5

When it comes to looping over a large set of data in T-SQL, the majority of examples I see on the Internet use a pattern like this:

declare @someVariable int
declare @remainingRows int

select someColumn from someTables into #someTempTable

select @remainingRows = count(*) from #someTempTable
while @remainingRows > 0 begin

    select top 1 @someVariable = someColumn from #someTempTable

    -- Do stuff

    delete top 1 from #someTempTable

    select @remainingRows = count(*) from #someTempTable
end

This seems to be way more common than samples of using cursors like this:

declare @someVariable int

select someColumn from someTables into #someTempTable

declare @someCursor cursor for select someColumn from #someTempTable
open @someCursor
fetch next @someVariable from @someCursor

while @@fetch_status = 0 begin

    -- Do stuff

    fetch next @someVariable from @someCursor
end

close @someCursor

I sometimes hear mentioning of performance reasons, but to me that's counter-intuitive; wouldn't a forward-only read-only cursor iterating over a set of data be way more efficient than constantly querying and updating a temporary table? I understand that if it was a cursor iterating over a table with the wrong options that the table could be locked for updates, but a cursor over a non-shared temporary table wouldn't have that problem, would it?

Bonus question; if cursors are OK, would a cursor over a regular query that uses snapshot isolation be safe so I can avoid the annoyance of manually creating a temporary table, i.e.:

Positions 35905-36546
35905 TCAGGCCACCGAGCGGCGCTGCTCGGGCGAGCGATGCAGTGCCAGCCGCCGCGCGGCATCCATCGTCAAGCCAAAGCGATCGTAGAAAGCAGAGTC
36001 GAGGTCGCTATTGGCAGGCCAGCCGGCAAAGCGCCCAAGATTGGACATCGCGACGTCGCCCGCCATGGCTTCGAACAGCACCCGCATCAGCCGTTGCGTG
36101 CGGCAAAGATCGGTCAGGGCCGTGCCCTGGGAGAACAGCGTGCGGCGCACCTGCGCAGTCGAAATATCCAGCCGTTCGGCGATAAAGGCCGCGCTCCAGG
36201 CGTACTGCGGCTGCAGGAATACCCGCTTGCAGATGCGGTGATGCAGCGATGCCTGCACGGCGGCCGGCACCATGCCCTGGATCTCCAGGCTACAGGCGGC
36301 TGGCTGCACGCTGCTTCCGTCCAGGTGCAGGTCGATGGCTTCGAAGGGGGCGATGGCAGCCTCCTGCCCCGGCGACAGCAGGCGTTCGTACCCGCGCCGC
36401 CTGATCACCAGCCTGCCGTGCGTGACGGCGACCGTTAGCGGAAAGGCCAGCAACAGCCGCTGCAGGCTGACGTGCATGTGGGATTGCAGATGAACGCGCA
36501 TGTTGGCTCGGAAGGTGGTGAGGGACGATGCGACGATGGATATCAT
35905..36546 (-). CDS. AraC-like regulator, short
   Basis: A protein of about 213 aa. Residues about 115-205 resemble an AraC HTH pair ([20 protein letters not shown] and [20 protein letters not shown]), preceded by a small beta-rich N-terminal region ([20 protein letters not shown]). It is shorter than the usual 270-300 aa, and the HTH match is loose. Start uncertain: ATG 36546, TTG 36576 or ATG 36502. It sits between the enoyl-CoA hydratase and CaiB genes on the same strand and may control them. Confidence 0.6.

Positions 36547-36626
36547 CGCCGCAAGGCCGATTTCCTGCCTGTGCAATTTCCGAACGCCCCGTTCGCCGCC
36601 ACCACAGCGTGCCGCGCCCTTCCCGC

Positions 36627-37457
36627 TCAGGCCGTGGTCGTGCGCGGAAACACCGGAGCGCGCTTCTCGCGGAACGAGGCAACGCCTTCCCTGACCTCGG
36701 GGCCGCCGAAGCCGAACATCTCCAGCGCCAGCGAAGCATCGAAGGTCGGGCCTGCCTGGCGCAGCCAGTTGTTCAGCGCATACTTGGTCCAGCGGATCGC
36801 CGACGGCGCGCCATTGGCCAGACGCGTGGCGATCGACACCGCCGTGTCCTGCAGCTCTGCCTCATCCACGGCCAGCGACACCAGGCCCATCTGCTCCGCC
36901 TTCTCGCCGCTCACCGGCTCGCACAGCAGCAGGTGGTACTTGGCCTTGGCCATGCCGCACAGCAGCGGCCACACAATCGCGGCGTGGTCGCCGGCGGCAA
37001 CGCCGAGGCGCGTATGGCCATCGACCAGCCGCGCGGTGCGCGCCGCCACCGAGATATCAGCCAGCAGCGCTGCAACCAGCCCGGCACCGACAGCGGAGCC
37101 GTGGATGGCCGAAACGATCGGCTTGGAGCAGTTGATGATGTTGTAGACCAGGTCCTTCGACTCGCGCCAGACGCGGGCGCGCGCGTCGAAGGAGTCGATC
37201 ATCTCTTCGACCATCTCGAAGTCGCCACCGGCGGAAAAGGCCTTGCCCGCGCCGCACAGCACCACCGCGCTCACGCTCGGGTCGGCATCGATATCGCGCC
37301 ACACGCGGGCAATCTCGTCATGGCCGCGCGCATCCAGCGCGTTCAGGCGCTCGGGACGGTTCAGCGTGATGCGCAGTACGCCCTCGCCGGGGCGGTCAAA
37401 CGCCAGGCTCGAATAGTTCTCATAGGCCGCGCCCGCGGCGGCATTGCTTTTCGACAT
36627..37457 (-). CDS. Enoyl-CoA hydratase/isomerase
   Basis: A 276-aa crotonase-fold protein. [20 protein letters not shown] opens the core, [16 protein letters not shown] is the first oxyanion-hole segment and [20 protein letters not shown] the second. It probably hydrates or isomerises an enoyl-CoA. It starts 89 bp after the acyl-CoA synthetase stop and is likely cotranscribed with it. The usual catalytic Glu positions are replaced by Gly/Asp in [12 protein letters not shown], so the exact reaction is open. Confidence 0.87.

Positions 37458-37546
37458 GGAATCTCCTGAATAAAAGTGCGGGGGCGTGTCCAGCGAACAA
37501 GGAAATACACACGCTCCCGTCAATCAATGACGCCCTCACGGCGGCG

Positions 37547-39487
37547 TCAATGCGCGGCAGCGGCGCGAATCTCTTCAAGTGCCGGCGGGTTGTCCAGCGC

DECLARE @someCursor CURSOR LOCAL FORWARD_ONLY STATIC READ_ONLY FOR 
SELECT something
FROM tables
  • 1
    Your question is probably answered by Aaron Bertrand (from 2012), since he ran several comparative tests, at: sqlblog.com/blogs/aaron_bertrand/archive/2012/01/26/… – RLF Dec 4 '14 at 20:08
  • @RLF: that article is exactly what I needed to see. Please post as an answer. It seems to validate my suspicion that people simply don't use cursors because they're awkward to write the code for. – Jacob Dec 4 '14 at 20:10
  • Jacob, most people don't use cursors and go with the less efficient while loop / manual cursor because they heard and/or read that "cursors are evil; never use them" and they never bothered to test it themselves or investigate. It's no different than the false beliefs that keep many people from using SQLCLR. For the bonus question: with a STATIC cursor you don't need to create a temp table as the results are copied into one behind the scenes. This is why I prefer using STATIC as the cursor then doesn't need locks on the referenced tables. But don't use STATIC if base tables are temp tables. – Solomon Rutzky Dec 5 '14 at 5:10
9

No, a loop is not necessarily faster than a cursor, though some people are more comfortable with them. I went through the loop writing phase myself at one time. Also cursors come in several flavors, so choosing the right type of cursor is an important detail.

Your question is probably answered by Aaron Bertrand (from 2012), since he ran several comparative tests, at:

In short, he found that the proper cursor ran significantly faster than several loop constructs.

Reading through his comparisons should help you feel comfortable with cursors.

But only when they are needed.

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